We enter the Galician region on the second day of the Camino, and we will do it from the province of Ourense. But first, the Mirador de Pedrices awaits us, after which we will descend to the Sil river, the natural border between Galicia and León. After crossing it, we will continue walking along its channel until we reach the Valdeorras region, famous for its wine.

Stage 3
O Barco de Valdeorras – A Rúa de Valdeorras (7,5 miles)

The third stage is short and easy, without many slopes to walk since we will stay next to the Sil river. We can enjoy the vegetation that surrounds us at all times until we reach our goal for the day, A Rúa de Valdeorras. Here we will have to spend the night as we do not have many places to stay later on. Our recommendation is to take advantage of this short stage to taste the best wines in the area, made in the traditional way in underground caves. But remember to drink responsibly, as the following stages will be tougher.

Stage 4
A Rúa de Valdeorras – Quiroga (16,5 miles)

The greatest difficulty of this stage, in addition to being longer than the previous one, is the lack of services throughout the different villages we will pass by. But everything will be rewarded by our journey along the Ribeira Sacra, which will give us incredible views dotted with monasteries and churches that date back to the Middle Ages. From here we will arrive at our destination, Quiroga, already in the province of Lugo.

Stage 5
Quiroga – Monforte de Lemos (22 miles)

On this fifth day of the Camino de Invierno, we face what is probably the most difficult stage of the entire route, given its long mileage and its continuous ascents and descents through forests. We will finally leave the river Sil, which has been with us until now, to change it for the river Lor. We will cross it through a beautiful bridge of Roman origin. The hermitage of Los Remedios will give us good views and the fort of San Lourenzo will bring us little by little to Monforte de Lemos, where we will spend the night.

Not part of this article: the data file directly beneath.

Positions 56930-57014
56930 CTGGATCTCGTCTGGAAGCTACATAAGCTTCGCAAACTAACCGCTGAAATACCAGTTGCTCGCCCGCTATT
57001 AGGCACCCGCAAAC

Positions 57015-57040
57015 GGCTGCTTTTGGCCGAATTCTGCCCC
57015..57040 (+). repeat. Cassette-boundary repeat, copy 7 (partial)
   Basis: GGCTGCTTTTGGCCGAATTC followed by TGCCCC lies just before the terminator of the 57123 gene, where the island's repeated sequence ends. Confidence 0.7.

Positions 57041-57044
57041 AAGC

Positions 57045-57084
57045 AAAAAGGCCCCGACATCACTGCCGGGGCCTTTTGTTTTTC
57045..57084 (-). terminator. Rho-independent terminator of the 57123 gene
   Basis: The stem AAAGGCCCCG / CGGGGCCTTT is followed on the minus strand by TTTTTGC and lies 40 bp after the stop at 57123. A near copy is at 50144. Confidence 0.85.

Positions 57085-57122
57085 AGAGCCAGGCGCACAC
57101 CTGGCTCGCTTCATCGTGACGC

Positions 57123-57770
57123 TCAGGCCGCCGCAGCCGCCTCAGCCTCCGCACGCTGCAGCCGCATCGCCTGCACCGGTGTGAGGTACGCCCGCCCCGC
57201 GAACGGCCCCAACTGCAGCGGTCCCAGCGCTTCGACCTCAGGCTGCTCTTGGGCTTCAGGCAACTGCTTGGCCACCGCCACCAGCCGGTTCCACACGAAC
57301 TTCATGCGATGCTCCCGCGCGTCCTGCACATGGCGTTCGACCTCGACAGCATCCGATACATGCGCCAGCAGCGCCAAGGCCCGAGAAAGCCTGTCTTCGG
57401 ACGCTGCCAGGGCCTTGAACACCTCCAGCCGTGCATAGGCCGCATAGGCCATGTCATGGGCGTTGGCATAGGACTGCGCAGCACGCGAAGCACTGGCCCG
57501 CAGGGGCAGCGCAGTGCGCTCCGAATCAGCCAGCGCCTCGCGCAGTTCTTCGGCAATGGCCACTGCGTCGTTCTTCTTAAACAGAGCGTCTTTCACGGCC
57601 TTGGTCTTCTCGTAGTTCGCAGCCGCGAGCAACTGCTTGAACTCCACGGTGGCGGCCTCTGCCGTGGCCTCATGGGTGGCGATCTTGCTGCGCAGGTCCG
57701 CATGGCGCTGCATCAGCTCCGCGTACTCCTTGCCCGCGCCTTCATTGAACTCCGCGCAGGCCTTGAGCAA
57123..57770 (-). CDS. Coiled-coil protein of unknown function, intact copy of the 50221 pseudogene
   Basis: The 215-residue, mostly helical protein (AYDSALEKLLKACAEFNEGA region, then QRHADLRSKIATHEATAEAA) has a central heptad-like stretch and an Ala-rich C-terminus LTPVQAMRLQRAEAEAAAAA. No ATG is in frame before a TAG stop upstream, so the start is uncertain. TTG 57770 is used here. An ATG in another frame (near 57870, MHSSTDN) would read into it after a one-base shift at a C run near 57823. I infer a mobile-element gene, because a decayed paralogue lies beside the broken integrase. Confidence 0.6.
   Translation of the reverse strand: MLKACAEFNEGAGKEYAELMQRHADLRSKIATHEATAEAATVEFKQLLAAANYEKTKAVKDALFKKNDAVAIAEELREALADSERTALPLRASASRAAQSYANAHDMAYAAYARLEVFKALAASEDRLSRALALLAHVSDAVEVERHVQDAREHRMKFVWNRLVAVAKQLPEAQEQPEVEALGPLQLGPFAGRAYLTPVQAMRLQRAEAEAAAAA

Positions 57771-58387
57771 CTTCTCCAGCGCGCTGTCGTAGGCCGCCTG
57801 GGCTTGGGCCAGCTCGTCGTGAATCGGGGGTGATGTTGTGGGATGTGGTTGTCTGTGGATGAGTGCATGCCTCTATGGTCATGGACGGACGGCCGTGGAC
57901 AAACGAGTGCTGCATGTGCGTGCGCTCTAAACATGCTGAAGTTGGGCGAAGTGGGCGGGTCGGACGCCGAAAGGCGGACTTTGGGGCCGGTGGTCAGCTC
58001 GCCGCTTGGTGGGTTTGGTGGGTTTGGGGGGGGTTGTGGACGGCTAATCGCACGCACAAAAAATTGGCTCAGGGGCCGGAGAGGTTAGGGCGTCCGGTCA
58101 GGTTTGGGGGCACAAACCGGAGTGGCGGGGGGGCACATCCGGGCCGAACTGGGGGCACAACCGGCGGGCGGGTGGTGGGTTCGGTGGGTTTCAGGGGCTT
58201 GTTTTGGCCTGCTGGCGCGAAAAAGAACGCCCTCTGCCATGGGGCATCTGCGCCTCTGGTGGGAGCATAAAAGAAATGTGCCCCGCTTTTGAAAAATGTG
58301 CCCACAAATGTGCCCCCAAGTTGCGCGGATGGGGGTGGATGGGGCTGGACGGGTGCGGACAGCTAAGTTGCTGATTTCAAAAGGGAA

Stage 6
Monforte de Lemos – Chantada (18,9 km)

We will leave Monforte through its medieval bridge to start a stage dotted with Romanesque churches along its route. In addition, in this stage we will reach the milestone that marks the 100 kilometer of the Camino to Santiago de Compostela. From here we will begin to descend through the mountain before reaching the typical vineyards located on both sides of the Miño river. After crossing the Belesar bridge later on, we will be closer to Chantada, where we will spend the night.

Stage 7
Chantada – Rodeiro (15,8 miles)

After leaving Chantada we will find the highest point of the Camino de Invierno in the Sierra de Faro, with more than a thousand meters of altitude. We will reach here after a progressive and constant ascent. Do not miss the opportunity of enjoying the sights at this point, the spectacular panoramic views of the four Galician provinces. In the second half of the stage we will begin the descent towards Rodeiro, the destination of our journey, crossing the Fragas do Arnego first.

Stage 8
Rodeiro – A Laxe (17,3 miles)